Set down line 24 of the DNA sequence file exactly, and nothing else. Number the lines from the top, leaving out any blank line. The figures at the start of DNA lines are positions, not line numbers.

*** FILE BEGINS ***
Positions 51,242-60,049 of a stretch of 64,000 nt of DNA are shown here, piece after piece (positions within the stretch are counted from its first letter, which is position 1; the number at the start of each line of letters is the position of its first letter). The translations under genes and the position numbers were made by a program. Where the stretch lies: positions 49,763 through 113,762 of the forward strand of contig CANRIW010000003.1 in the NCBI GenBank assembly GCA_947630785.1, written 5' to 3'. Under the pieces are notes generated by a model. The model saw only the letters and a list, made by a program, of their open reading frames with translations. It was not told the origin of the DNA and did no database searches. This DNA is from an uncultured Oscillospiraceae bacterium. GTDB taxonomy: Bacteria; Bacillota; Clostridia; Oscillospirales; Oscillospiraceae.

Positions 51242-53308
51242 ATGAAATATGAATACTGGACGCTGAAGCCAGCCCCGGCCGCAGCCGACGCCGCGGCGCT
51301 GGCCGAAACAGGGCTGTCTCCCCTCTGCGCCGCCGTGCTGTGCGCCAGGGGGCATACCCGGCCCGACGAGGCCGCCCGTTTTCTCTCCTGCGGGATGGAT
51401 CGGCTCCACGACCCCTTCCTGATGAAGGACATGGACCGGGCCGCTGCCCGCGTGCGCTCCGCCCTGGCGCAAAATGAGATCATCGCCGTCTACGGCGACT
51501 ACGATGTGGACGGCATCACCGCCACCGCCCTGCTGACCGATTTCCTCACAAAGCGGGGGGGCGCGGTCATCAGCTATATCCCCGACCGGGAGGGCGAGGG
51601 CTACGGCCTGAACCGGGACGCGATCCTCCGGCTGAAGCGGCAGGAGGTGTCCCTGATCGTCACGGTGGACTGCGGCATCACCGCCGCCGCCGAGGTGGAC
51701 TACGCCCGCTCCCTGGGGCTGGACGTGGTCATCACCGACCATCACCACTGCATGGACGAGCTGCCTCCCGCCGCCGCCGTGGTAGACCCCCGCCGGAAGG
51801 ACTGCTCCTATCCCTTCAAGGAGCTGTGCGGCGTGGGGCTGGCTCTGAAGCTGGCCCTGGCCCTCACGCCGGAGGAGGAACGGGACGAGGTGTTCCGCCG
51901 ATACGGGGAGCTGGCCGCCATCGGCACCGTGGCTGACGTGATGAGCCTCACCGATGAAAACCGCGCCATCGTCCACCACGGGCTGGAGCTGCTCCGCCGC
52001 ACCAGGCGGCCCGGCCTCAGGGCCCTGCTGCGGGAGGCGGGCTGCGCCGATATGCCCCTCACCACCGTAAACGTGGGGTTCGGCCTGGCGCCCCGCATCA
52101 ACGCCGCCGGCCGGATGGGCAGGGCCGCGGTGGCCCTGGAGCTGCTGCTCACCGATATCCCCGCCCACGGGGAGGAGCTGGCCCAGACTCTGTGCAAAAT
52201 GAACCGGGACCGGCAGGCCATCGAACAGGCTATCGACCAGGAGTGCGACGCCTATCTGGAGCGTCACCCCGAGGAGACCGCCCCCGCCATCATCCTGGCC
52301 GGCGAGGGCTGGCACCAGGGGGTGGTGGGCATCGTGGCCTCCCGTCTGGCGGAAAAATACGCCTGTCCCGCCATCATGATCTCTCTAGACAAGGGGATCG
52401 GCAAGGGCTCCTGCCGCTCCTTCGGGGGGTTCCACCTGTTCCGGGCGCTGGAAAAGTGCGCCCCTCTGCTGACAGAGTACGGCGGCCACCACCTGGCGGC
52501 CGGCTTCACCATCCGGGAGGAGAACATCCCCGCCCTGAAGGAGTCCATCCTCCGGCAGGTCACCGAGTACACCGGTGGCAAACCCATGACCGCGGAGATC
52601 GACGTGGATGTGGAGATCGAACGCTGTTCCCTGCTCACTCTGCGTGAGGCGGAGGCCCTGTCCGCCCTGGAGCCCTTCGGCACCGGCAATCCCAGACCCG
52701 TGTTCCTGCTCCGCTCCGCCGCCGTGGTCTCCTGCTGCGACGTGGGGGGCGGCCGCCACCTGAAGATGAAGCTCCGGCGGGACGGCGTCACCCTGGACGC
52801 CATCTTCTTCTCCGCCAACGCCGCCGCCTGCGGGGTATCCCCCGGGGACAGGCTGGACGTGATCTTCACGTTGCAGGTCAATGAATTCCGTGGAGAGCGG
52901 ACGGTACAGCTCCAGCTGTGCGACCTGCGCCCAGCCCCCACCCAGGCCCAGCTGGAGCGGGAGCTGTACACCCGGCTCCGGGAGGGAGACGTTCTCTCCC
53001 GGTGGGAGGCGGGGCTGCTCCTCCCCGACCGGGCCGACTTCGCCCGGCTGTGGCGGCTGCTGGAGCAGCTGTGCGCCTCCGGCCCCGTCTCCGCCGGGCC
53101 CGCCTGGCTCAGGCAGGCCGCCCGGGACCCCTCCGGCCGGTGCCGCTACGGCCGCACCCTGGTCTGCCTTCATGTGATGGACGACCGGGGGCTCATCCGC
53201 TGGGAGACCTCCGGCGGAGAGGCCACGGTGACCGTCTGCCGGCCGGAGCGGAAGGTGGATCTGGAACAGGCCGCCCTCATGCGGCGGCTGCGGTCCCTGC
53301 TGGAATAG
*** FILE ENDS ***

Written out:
53301 TGGAATAG